About Glass


Glass can be fused many different ways to give different looks and textures. These are just a few terms and descriptions.

Full Fuse: is heating two or more pieces of glass to the consistency of honey where they become one piece of glass. This happens at about 1500 degrees.

Texture Fuse: Heating two or more pieces of glass to a lower temperature so that they maintain their shape overall but the edges soften and each piece fuses to the adjacent pieces. To maintain the texture you might only heat this piece to 1350 degrees.

Slumping or Sagging: Slowly heating glass over a mold. Gravity forces the glass to slowly drop or sag into the mold and take its shape. Slowly means heating at about 100 degrees per hour until you reach 1250 degrees and hold it there for about 20 minutes.


Working with glass using a torch. Many people today make glass beads this way to be used in jewelry. Once you have mastered the torch you can move on to make larger and more complex figures and much more.


All warm glass creations must be annealed to prevent internal stresses in the glass that can cause cracking and/or breaking. Annealing is slowly cooling the glass between the temperatures of 1100 and 700 degrees.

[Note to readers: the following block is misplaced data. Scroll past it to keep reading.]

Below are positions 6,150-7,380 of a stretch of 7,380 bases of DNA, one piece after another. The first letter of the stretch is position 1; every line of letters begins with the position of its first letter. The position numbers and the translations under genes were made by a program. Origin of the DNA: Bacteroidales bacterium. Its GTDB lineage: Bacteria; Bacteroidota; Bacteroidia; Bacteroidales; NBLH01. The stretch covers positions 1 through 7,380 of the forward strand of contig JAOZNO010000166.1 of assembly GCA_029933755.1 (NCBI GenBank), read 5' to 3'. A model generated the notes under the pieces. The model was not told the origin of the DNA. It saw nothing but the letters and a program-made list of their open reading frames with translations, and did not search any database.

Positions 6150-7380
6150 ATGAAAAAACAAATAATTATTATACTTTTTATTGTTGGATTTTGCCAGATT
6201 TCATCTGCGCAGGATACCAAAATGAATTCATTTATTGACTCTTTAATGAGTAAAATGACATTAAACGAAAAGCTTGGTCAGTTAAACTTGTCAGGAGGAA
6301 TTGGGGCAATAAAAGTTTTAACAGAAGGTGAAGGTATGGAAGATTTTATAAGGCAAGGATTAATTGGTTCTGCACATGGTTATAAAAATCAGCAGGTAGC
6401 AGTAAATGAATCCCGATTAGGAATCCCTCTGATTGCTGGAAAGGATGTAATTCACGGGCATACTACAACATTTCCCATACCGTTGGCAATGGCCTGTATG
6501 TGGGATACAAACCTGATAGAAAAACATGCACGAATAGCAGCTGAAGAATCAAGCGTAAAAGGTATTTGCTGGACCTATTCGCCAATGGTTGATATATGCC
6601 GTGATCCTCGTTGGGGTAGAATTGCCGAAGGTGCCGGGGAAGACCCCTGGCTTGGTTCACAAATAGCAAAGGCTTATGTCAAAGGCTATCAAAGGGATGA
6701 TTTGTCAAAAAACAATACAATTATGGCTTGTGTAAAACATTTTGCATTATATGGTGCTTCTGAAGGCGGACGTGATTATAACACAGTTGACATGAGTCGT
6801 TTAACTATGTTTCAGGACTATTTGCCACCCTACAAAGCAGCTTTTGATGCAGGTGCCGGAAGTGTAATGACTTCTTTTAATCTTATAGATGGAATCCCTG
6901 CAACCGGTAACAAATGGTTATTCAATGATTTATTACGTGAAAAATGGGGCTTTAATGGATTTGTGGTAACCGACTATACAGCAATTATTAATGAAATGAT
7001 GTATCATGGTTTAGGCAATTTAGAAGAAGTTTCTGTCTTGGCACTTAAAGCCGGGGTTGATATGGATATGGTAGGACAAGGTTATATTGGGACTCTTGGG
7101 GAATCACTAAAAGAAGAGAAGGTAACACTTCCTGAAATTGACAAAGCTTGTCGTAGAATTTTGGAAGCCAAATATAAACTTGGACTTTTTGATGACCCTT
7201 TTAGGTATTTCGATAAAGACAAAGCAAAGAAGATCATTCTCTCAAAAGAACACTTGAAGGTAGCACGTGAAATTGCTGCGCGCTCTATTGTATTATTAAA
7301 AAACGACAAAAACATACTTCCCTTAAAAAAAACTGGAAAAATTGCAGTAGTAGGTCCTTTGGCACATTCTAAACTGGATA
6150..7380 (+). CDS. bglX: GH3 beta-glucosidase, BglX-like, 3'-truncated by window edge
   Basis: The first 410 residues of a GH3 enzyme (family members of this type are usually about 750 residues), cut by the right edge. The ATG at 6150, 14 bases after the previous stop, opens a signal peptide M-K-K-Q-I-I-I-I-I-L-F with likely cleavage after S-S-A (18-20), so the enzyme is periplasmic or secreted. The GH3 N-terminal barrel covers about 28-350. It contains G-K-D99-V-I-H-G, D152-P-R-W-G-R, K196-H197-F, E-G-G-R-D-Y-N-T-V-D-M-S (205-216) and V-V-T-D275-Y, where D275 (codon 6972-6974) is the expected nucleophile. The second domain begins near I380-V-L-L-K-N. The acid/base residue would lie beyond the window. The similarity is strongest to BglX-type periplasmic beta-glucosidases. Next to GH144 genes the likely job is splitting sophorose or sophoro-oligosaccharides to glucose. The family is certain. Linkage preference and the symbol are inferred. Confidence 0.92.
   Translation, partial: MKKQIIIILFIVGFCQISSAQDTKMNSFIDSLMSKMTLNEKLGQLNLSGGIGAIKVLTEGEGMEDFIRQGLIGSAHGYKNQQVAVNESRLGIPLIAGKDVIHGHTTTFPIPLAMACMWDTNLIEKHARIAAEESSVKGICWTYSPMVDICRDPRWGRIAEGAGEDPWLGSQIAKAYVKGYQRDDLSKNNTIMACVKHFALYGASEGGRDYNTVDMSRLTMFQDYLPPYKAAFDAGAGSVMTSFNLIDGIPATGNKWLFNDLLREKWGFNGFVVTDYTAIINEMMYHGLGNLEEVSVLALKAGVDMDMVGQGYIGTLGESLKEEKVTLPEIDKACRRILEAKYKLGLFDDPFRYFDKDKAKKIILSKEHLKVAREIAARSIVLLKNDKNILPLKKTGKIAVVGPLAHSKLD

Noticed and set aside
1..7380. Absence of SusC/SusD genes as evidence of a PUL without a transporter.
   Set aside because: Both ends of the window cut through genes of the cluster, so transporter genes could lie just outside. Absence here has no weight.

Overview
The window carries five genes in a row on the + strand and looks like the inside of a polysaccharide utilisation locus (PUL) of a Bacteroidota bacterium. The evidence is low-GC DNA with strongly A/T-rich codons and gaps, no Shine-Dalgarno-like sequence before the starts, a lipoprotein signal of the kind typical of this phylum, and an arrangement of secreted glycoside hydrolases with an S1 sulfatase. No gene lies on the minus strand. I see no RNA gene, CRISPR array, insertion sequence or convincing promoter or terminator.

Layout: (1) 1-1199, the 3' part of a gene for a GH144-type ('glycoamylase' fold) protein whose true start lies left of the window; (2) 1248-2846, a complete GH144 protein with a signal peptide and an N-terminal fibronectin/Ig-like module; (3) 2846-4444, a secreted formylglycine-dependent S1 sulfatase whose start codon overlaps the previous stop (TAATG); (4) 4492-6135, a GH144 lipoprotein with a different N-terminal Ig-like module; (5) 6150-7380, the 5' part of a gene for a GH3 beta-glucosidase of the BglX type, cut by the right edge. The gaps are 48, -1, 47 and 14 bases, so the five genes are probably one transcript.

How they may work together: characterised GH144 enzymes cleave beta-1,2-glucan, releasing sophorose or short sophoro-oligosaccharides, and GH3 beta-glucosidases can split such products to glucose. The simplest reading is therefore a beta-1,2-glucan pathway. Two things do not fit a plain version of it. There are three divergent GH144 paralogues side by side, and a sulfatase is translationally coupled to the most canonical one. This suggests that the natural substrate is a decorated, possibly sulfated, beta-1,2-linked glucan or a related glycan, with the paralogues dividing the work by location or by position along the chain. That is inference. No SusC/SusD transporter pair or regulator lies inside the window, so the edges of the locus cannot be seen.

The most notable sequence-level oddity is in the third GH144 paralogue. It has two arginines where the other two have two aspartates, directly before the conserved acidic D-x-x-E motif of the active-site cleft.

(From Wikipedia) “NASA developed dichroic glass for use in satellite mirrors. Multiple ultra-thin layers of different metals (gold, silver, titanium, chromium, aluminium, zirconium, magnesium, silicon) are applied to the surface of glass in a vacuum chamber. The thickness of these layers is from 3 to 5 millionths of an inch. Certain wavelengths of light will either pass through or be reflected, causing an array of color to be visible. Due to variations in the firing process, the results can NEVER be exactly reproduced; each piece of fused dichroic glass is unique; no two pieces are ever the same.”

Dichroic glass is created on either black or clear glass. Glass artists of every type use Dichroic glass to add glimmer, sparkle and depth to their art.


The ancient art of cutting colored and textured art glass into shapes to form a pattern. The shapes are then connected together by either wrapping each in copper foil and soldering them together or wrapping each piece in lead came, then soldering the came together.

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